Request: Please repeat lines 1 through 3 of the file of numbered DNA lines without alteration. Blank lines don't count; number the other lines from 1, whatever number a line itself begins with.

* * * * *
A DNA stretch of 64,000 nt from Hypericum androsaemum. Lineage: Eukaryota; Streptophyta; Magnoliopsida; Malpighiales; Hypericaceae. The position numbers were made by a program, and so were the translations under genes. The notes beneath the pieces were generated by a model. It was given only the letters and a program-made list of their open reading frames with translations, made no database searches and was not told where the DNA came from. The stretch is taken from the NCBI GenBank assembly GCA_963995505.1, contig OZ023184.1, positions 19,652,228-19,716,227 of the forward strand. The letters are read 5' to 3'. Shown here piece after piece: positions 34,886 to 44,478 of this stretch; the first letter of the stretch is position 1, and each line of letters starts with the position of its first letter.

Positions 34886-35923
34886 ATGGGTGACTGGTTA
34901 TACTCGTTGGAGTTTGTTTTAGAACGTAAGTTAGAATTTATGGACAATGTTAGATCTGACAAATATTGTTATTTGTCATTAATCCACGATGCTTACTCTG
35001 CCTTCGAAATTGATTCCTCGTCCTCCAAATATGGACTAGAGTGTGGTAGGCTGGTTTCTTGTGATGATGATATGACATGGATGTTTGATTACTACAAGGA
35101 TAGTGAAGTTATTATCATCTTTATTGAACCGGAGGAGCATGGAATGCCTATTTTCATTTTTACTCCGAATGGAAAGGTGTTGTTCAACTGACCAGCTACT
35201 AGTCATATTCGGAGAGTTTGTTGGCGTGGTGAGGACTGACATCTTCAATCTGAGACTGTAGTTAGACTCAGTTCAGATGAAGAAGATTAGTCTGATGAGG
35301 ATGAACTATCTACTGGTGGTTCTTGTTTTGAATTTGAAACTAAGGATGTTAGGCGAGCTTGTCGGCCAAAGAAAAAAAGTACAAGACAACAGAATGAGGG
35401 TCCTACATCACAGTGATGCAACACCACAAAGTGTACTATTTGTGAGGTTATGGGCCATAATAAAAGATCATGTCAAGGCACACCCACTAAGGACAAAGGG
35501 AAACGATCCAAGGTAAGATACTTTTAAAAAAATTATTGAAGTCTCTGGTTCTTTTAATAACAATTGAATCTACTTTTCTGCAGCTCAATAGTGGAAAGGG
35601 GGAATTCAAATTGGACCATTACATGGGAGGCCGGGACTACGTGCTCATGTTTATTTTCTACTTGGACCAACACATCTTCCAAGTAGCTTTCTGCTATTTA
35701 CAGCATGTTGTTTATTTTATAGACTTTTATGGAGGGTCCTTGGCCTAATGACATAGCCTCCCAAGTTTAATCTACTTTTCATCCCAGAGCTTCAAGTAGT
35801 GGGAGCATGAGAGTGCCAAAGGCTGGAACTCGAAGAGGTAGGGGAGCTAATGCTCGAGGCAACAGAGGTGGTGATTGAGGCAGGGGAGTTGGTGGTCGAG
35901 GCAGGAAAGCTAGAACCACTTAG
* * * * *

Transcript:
A DNA stretch of 64,000 nt from Hypericum androsaemum. Lineage: Eukaryota; Streptophyta; Magnoliopsida; Malpighiales; Hypericaceae. The position numbers were made by a program, and so were the translations under genes. The notes beneath the pieces were generated by a model. It was given only the letters and a program-made list of their open reading frames with translations, made no database searches and was not told where the DNA came from. The stretch is taken from the NCBI GenBank assembly GCA_963995505.1, contig OZ023184.1, positions 19,652,228-19,716,227 of the forward strand. The letters are read 5' to 3'. Shown here piece after piece: positions 34,886 to 44,478 of this stretch; the first letter of the stretch is position 1, and each line of letters starts with the position of its first letter.

Positions 34886-35923
34886 ATGGGTGACTGGTTA